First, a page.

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Varietates Legitimae: Twenty-Five Years Later

When Sacrosanctum Concilium was released in 1963, attention was immediately drawn to its call for the active participation of the laity in the sacred liturgy. It was the first constitution released from the Second Vatican Council, and much of its content grew from the vast research of the previous century, collectively known as the Liturgical Movement. But running parallel to the academic study of liturgical participation was the question of adaptation of the liturgy to the cultures outside of Europe. Missions in Asia and Africa were showing great promise, and both Pius XII and John XXIII wrote positively of welcoming the genius of cultures to which Christianity had been recently introduced.

This trend eventually solidified into what the Church now calls inculturation, embodied today by the Instruction Varietates Legitimae, released 25 years ago. But to better understand how a concern for the liturgy and a concern for missionary work dovetailed into inculturation, and how the principles of inculturation discussed in this 1994 document have since informed the Church’s actions in both its liturgy and cultural engagement, it is important to look back at how this vital concept first developed.

 

Origins and Development

In his 1951 encyclical Evangelii Praecones, Pius XII noted that missionaries do not “transplant European civilization and culture, and no other, to foreign soil” (60). Eight years later, John XXIII released Princeps Pastorum, making the bold claim that the Church “does not identify with any one culture, not even with European and Western civilization”

In his 1951 encyclical Evangelii Praecones, Pius XII noted that missionaries do not “transplant European civilization and culture, and no other, to foreign soil” (60). Eight years later, John XXIII released Princeps Pastorum, making the bold claim that the Church “does not identify with any one culture, not even with European and Western civilization” (19). By contrast, he said, the Church recognizes “anything that redounds to the honor of the human mind and heart, whether or not it originates in parts of the world washed by the Mediterranean Sea” (19). Both popes referred to the lessons learned in mission lands around the time that they were writing, noting that genuine acceptance of the faith came when people understood that the Christian revelation does not come as a colonializing imposition, but as something which transforms and enlivens their existing culture.

So when Sacrosanctum Concilium included three short paragraphs entitled “Norms for Adapting the Liturgy to the Culture and Traditions of Peoples,” the Council fathers simply gave an extremely brief summary of the previous popes’ writings. Specifically, Vatican II noted that “even in the liturgy,” the Church does not wish to impose a rigid uniformity, but instead respects and fosters the genius and talents of various peoples. As long as they were not “indissolubly bound up” with superstition and error, cultural traits of peoples could be preserved intact and even introduced to the liturgy itself, “so long as they harmonize with its true and authentic spirit” (37). The directives given by the Council asked that in the future revision of the liturgical books, provisions be made for legitimate variations, that is, varietates legitimae, especially in mission lands, provided that the “substantial unity of the Roman Rite is preserved” (38).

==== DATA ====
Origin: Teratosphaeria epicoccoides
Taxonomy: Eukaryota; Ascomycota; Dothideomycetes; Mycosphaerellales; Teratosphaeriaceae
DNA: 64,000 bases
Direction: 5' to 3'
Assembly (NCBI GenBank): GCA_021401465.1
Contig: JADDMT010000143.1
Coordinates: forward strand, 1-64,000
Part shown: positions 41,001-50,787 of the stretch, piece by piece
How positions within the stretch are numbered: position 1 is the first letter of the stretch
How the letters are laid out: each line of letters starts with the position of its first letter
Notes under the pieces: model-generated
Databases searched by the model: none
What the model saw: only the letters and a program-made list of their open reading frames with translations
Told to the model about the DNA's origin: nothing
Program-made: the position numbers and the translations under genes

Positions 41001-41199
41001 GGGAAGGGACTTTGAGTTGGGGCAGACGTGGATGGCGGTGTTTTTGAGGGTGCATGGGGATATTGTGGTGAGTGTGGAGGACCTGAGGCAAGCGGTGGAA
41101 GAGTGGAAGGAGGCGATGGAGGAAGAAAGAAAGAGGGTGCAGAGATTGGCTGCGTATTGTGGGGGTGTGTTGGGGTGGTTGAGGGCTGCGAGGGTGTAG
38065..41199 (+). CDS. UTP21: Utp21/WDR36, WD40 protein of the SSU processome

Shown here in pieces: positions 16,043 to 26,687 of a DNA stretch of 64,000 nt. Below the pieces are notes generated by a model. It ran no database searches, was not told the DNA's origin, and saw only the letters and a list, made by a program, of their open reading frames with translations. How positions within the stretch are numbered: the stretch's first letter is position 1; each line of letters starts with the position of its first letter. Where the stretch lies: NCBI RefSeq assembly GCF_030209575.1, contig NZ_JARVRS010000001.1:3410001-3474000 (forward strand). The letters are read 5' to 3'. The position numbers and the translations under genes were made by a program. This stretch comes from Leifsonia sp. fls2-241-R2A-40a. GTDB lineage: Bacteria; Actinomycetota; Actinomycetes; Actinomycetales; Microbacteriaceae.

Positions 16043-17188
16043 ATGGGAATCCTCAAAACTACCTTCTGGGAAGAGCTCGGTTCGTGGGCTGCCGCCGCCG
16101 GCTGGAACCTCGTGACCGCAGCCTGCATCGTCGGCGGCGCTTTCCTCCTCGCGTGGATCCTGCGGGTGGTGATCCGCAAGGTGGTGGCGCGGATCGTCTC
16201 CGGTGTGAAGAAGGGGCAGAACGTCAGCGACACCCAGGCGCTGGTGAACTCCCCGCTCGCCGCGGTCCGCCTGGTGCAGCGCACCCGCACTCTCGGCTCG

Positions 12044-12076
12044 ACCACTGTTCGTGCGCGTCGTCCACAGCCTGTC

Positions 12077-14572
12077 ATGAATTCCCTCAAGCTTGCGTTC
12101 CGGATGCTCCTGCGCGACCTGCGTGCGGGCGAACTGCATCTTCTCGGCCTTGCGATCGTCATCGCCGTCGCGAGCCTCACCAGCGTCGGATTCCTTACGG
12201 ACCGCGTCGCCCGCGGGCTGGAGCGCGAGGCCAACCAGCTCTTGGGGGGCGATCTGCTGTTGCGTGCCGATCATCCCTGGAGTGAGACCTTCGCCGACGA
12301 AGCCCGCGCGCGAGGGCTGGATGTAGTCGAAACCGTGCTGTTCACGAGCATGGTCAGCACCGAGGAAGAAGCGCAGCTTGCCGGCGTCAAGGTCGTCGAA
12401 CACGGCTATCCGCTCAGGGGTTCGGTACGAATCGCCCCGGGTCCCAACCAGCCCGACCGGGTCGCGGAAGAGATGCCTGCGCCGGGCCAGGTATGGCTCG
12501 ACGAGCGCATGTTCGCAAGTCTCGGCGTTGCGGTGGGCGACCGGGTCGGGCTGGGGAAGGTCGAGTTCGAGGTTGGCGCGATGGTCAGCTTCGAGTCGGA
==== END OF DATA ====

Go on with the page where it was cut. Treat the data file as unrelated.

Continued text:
Following the Council, a new area of theological development flowered around the concept of “inculturation” as something more than “adaptation,” as the Council called it. Diverse scholars from around the world began to define the term and develop inculturation’s theological rationale. Among the pioneers in this effort included Filipino Benedictine monk Anscar Chapungco, English missionary priest Aylward Shorter, and the Dutch Jesuit Ary Roest Crollius, who edited the Inculturation Working Papers produced by the Centre “Cultures and Religions” at Rome’s Pontifical Gregorian University. Even the noted theological luminary Karl Rahner mused on the possibilities that inculturation could bring to the Church’s newly realized global status.[1] Perhaps the greatest proponent of inculturation was none other than Pope John Paul II.

When commenting on the progress attained twenty-five years after Sacrosanctum Concilium, this pope saw ahead “the considerable task of continuing to implant the Liturgy in certain cultures, welcoming from them those expressions which are compatible with aspects of the true and authentic spirit of the Liturgy” (VQA, 16). In the same year, 1988, the International Theological Commission released Faith and Inculturation, which chronicled much of the official work on the topic, including that of the ordinary synods of 1974 and 1977 (3).

 

“Only Correct Procedure”

As is often the case with new ideas in the Church, broad principles regarding inculturation were laid out by the Council, then assessed by academic study and experimentation decades later. By 1994, at the request of Pope John Paul II, the Congregation for Divine Worship and the Discipline of the Sacraments issued Varietates Legitimae, the fourth instruction on the right application of Sacrosanctum Concilium, specifically intended to establish norms which would provide “the only correct procedure” going forward on matters of inculturation (3).